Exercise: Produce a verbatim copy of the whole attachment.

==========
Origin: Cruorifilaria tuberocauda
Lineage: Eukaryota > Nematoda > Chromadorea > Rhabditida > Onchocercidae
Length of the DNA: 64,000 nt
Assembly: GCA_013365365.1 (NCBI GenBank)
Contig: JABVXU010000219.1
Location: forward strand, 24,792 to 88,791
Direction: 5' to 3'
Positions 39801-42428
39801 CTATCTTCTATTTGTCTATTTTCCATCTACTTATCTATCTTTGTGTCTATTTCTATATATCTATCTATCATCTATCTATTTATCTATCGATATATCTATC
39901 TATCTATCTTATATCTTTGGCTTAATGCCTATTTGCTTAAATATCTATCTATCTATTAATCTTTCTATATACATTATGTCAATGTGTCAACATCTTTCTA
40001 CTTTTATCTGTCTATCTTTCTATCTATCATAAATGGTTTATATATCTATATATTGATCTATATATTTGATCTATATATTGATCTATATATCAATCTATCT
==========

Origin: Cruorifilaria tuberocauda
Lineage: Eukaryota > Nematoda > Chromadorea > Rhabditida > Onchocercidae
Length of the DNA: 64,000 nt
Assembly: GCA_013365365.1 (NCBI GenBank)
Contig: JABVXU010000219.1
Location: forward strand, 24,792 to 88,791
Direction: 5' to 3'
Positions 39801-42428
39801 CTATCTTCTATTTGTCTATTTTCCATCTACTTATCTATCTTTGTGTCTATTTCTATATATCTATCTATCATCTATCTATTTATCTATCGATATATCTATC
39901 TATCTATCTTATATCTTTGGCTTAATGCCTATTTGCTTAAATATCTATCTATCTATTAATCTTTCTATATACATTATGTCAATGTGTCAACATCTTTCTA
40001 CTTTTATCTGTCTATCTTTCTATCTATCATAAATGGTTTATATATCTATATATTGATCTATATATTTGATCTATATATTGATCTATATATCAATCTATCT